Daring Greatly

By Samantha Parrish

 

This is my first post for the Ranch and I am very excited (and truthfully a bit nervous) to share with all of you!

For those that may not know I am the daughter of Ron and Jill Wolforth (sister to Garrett although I only claim him part of the time:)) and I run the office, events and membership aspects of the Ranch. I am also a wife and a mother to two little girls ages 3 and 2. I am very fascinated with the mindset component that we do at the Ranch and even though I am no longer a competitive athlete (although if you know the Wolforth’s we are all pretty competitive in everything that we do) I find that the mindset readings are applicable in so many aspects of life.

I recently came across an excerpt from a speech given by Theodore Roosevelt that really stuck with me:

 

 “It is not the critic who counts; not the man who points out how the strong man stumbles,or where the doer of deeds could have done them better.

The credit belongs to the man who is actually in the arena, whose face is marred by dust and sweat and blood; who strives valiantly; who errs, who comes short again and again,

Because there is no effort without error and shortcoming; but who does actually strive to do the deeds; who knows great enthusiasms, the great devotions; who spends himself in a worthy cause;

Who at the best knows in the end the triumph of high achievement, and who at the worst, if he fails, at least fails while daring greatly.”


I find it fascinating that a speech given 105 years ago can still be so applicable to today. Often at the Ranch Coach Wolforth talks about how the road to success has many potholes of failure, in fact one of our favorite video clips has Michael Jordan saying “I have failed over and over and over again in my life, and that is why I’ve succeeded”.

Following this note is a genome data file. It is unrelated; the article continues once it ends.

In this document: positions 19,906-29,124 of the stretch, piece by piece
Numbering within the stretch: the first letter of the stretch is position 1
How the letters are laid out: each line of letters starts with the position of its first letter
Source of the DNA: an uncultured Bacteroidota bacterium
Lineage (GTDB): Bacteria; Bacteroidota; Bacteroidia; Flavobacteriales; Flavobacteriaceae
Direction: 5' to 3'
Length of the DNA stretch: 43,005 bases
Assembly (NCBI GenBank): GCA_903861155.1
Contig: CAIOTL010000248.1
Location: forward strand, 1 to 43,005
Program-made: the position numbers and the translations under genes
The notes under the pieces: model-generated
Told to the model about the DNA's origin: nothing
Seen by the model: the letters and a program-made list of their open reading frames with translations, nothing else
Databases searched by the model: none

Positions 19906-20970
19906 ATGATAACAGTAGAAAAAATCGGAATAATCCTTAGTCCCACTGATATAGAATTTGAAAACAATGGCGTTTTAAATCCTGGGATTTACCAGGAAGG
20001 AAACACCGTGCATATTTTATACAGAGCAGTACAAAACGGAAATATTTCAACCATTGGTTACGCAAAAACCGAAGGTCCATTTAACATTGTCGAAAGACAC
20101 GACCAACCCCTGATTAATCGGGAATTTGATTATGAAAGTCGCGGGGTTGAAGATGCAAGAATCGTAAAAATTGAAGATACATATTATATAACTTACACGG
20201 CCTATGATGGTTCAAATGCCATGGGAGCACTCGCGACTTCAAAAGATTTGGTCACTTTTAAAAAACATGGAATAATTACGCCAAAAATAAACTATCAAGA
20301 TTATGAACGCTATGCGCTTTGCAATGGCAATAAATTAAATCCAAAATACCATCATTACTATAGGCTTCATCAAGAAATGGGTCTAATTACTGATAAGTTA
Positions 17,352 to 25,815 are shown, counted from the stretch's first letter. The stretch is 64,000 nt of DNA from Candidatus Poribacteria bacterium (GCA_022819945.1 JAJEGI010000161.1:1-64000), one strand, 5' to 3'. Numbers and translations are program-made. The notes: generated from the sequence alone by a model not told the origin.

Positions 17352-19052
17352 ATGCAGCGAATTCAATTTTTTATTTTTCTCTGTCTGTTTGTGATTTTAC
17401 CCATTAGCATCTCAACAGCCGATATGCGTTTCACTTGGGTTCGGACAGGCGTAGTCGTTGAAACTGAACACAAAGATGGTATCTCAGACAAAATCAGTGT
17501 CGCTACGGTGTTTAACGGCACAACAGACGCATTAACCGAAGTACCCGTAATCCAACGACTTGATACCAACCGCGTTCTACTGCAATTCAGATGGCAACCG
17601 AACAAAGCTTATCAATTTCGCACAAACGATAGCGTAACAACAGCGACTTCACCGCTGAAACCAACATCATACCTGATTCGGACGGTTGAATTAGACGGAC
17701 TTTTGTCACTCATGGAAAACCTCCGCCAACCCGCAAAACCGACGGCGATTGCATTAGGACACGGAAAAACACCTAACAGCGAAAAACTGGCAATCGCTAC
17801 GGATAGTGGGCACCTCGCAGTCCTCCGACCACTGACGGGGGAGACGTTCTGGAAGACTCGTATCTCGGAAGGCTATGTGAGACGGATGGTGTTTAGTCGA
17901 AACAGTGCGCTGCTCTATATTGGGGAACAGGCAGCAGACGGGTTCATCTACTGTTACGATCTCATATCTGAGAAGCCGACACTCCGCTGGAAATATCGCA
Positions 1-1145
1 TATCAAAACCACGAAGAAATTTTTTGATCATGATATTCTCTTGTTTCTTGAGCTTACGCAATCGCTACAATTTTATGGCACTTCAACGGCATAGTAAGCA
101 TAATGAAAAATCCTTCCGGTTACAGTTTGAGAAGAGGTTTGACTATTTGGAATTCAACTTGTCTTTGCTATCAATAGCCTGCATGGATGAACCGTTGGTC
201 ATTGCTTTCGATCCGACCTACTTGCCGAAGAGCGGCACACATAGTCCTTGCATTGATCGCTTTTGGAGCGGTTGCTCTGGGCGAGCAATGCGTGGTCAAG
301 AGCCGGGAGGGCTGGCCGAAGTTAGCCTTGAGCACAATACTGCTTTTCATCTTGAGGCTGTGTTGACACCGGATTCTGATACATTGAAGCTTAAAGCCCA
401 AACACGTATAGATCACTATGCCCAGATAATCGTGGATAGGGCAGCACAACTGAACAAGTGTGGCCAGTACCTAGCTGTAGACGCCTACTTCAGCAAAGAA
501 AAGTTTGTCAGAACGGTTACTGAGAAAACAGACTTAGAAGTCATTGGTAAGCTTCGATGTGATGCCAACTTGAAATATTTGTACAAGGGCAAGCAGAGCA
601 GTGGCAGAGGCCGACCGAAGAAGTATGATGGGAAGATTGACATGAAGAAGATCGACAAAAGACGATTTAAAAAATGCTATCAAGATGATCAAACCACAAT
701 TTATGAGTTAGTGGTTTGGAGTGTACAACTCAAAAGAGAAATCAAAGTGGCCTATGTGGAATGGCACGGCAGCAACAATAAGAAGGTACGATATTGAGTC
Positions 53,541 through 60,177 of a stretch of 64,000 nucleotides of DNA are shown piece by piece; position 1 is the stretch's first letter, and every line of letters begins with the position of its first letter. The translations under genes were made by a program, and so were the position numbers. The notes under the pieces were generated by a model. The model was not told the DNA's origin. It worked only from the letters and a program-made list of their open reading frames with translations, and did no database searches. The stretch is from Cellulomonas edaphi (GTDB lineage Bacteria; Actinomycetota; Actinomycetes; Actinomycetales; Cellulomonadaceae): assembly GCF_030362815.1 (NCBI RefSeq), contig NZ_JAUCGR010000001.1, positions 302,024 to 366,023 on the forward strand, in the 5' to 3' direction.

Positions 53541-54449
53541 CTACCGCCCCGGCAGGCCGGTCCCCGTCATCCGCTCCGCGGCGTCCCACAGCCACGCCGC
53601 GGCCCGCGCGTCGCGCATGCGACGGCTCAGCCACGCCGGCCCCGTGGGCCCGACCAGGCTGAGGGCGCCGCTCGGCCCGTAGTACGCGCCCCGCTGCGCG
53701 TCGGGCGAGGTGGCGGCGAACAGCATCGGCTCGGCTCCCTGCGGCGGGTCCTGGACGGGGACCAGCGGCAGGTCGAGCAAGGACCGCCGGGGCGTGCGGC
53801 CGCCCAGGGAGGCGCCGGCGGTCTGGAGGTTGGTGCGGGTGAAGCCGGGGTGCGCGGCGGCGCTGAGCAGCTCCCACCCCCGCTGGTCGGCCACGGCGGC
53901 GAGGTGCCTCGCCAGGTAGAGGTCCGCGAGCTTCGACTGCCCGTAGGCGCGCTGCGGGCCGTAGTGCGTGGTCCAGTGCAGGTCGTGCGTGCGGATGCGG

A huge part of being successful in any arena of life is how you deal with your failures- large or small. How do you let the disappointments of life affect you and drive you?

The generation that heard this speech was nearing the great depression. Thinking of those families and their struggles really makes me take a second look at the issues I face. I am not trying to trivialize your struggles, on your road to success you will struggle, whether it’s in baseball or business . Look back at the words above “there is no effort without  error and shortcoming”.

Mindset is a very powerful tool and I was blessed to have parents that instilled that in me a young age. At the Ranch we start every workout with a mindset lecture/ lesson and I would encourage you to do the same. Find books, videos or tools that help you, drive you and motivate you- if you would like some suggestions we have a growing list of recommended readings.

You should be training your mindset just as often as you do your arm- I doubt that this is currently the case.  Remember, what will set you apart from the others is not that you haven’t failed but how you have handled that failure.

If you have any books that you would recommend please share them with us.

 

*Note: the excerpt above was quoted in a book I am currently reading titled “Daring Greatly” by Brené Brown

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